The Apache Mining District
The Apache Mining District was established in the late 1870's on the eastern slope of the Black Range after silver was found in the area. Eventually there were over 480 surveyed mines within the District which supported several towns. The largest of the towns was Chloride, established 1880, with a population of 3000 plus. The other towns included Cherryville, Grafton, Phillipsburg, Robinson, Roundyville and Winston.
Out of all those mines ten or twelve made big mines including the U S Treasury, Midnight, Bald Eagle, Wall Street and St. Cloud. The Silver Monument, located eleven miles upstream from Chloride, was the largest mine in the District. The mine itself had five levels underground and employed a large number of men. They built several houses for management and a motel like structure for laborers to live in during the work week. They had a school, an assay office and a large boiler for steam power. The Silver Monument along with some of the other large mines were almost like small towns.
The Bald Eagle was owned by Mr. Chase who, we are told, left the area to form what is now Chase Manhattan Bank. Mr. Chase built a large two story home for himself at the mine, of which just parts of the chimney and foundation could be found in recent years. This mine also had housing for management and quarters for laborers as well.
The Wall Street was really a complex of several different mine holes three miles west of Chloride. Mr. Woodhouse, a Chloride resident, was the mining engineer for the Wall Street. A testament to his abilities is the story that he started two crews digging toward each other from opposite sides of the mountain and when they met in the middle the two tunnels were only off by about six inches! The tunnel, still visible today, starts on the north slope just above the road and comes out on the other side just below the road (the tunnel is straight, the road climbs). Looking across the canyon from this spot one can see were the tunnel continues on through the next mountain.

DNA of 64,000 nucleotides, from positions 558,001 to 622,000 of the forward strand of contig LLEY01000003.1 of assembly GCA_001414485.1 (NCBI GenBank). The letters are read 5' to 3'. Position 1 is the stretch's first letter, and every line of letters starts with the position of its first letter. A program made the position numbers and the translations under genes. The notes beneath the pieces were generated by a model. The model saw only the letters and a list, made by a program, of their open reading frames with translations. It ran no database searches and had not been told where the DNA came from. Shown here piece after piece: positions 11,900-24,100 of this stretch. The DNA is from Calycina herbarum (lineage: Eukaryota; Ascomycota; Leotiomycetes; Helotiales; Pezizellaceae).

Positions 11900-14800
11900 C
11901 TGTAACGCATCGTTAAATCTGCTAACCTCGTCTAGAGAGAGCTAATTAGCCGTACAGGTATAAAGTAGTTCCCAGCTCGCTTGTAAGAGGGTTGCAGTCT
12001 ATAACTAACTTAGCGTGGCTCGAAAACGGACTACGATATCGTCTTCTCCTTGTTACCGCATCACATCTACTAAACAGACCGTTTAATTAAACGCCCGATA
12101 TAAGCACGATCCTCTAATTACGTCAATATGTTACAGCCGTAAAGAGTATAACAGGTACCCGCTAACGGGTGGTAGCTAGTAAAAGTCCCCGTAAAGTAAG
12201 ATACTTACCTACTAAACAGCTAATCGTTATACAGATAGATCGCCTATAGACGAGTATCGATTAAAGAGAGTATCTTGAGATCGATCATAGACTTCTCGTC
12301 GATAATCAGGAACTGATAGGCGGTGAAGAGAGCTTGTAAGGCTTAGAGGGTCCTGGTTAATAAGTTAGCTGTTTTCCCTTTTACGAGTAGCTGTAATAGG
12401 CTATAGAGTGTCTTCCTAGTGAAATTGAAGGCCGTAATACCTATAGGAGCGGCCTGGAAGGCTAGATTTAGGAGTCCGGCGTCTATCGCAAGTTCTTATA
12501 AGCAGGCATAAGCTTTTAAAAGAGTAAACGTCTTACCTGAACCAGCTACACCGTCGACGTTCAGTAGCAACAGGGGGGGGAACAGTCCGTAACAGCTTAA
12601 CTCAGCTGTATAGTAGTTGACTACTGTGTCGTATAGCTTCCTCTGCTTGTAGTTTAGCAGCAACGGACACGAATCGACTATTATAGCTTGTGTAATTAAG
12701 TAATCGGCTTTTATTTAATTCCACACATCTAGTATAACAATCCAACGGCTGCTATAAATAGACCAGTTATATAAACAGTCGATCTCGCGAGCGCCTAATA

The St. Cloud, six miles south of Chloride, is still a functioning mine. Many old mining claims are private property even though they may be located within the Gila National Forest boundaries. If you want to explore old mining claims be sure to get permission from the property owner and use caution as mines can be very dangerous.
Chloride, a gateway to the Gila National Forest and the Apache Mining District, is just 40 miles west of Truth or Consequences via Hwy 52. The Pioneer Store Museum displays mining equipment and tools along with many other items from the 1880's. The Monte Cristo, which once served drinks to thirsty miners, showcases the works of local artists and has a wide assortment of gift and art items to choose from. Open daily from 10 AM to 4 PM. For more info contact 575-743-0493, 575-743-2736 or firstname.lastname@example.org